Friday, April 24, 2015

One Family's Sacrifice

It has been some time since I have posted, focused as I have been on volunteering for various genealogy society activities.

Yesterday I had the privilege to chair the AGM of Te Puke Branch of the NZSG and gave a presentation called Digging for Treasure in Online Newspapers.

One of the images I use in this talk comes from the Taranaki Daily News and is of relevance this ANZAC Day 2015.

It struck me after giving the presentation that I should look further into this branch of my mother-in-law's family.

So who were "The HAMBLYN Soldiers"? The war service records show that they were the sons of Charles John & Mary Ann HAMBLYN (nee HOSKIN)

According to the book Hamblyn Family History, Plymouth to New Plymouth by M N Shaw pub 1976

"Four Sons: James Edward, Harry John, Thomas Day and William Charles Hamblyn all lost their lives during World War One and their names are on the Monument at Inglewood, in Taranaki."
How could one come close to understanding this family's thoughts and feelings, having six sons serving? Having lost four of them, I wonder at the relief they felt at the receipt of the news that Frederick Leonard was now at the base in France - and Private P though currently in hospital, was to be returned home.

So firstly to honour those who served and paid the ultimate sacrifice:

When searching the Commonwealth War Graves Commission site for the surname HAMBLYN it is sad to see there are only four who served in the New Zealand Forces, these four Hamblyn Brothers.

William Charles HAMBLYN according to the digitized war records held in Archives NZ available via their Archway service, William Charles was born 13 August 1888. The 25 year old cheesemaker signed up on the 29 May 1916 - he was the average age of those who signed up and fought at Gallipoli. KIA on the battle field of France or Belgium 8 June 1917.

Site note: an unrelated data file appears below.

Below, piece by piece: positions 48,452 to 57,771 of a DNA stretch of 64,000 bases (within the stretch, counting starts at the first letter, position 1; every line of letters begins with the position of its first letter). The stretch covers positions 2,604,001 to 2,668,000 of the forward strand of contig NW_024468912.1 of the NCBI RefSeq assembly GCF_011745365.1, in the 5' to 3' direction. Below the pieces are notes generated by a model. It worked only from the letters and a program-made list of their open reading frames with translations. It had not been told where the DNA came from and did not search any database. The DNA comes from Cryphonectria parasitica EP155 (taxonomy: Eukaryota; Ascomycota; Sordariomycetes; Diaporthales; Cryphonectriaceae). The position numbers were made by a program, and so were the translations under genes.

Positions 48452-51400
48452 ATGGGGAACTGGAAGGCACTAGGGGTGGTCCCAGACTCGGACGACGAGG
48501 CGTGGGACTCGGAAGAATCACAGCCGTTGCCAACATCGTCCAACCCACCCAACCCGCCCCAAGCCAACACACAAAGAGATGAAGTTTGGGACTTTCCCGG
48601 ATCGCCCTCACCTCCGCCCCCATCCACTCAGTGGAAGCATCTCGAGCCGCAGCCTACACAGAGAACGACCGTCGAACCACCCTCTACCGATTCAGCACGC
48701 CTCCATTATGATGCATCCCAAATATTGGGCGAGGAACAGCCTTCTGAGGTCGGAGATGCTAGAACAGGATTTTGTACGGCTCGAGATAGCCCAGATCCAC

James Edward HAMBLYN - born 10 September 1889 James was a Midhurst Farmer working for a Mr Pitts when he signed up on 15 November 1915, after a Court Inquiry he was found to have died at Messines Ridge 27 July 1917.

Thomas Day HAMBLYN - born 14 October 1892 Thomas was working for his father on their Tariki farm when he signed up on the 27 May 1916. KIA as was his brother William Charles, 8 June 1917.

Henry John HAMBLYN - born 17 November 1896 The youngest of the brothers, Harry as he was known, was working as a farm hand for J Smith of Cardiff, when he signed up with his brother James on 15 November 1915. A Court Inquiry found he was killed in action 3 October 1916.

In a space of just over nine months, all four sons had been killed in battle. Who were FL and P mentioned in the newspaper?

It was easy enough to see Frederick Leonard HAMBLYN on page 128 of the Hamblyn Family History book however no there was no P Hamblyn as shown in the newspaper article.

Frederick Leonard's records were easy enough to find and show he was born 1 April 1896 and despite the news article in 1917 saying he was at base, his Archway records show he was a casualty on 11 October 1918 and there are mentions of cerebation which is slow to improve..

So to the mystery of P in mind I headed to the NZ BDM online indexes for a clue about "P" - which show 13 children to Charles John and Mary Ann:

Richard Ernest looks like the most likely candidate - not only by age, but and R and P can easily be mis-transcribed...

A search of Archway finds that Richard Ernest  born 8 September 1894 enlisted up on 6 March 1916 and a cable is noted in the records dated 25 October 1917 - Ldn in hospital H on Thames. To return to NZ later.

These young men were the first cousins of my husband's grandmother, Irene Ethel PEAT nee HAMBLYN. 

The effects of this war hit the family again when the father Charles John died of influenza - as did younger brother Osborne George.

A sad list of loss appears in the NZ BDM online death indexes

Mrs Hamblyn would have been without her husband when she would have received four Memorial Plaques and Scrolls in commemoration of sacrifice. "He died for Freedom and Honour". I wonder where those "Dead Man's Pennies" are now...

Lest We Forget.

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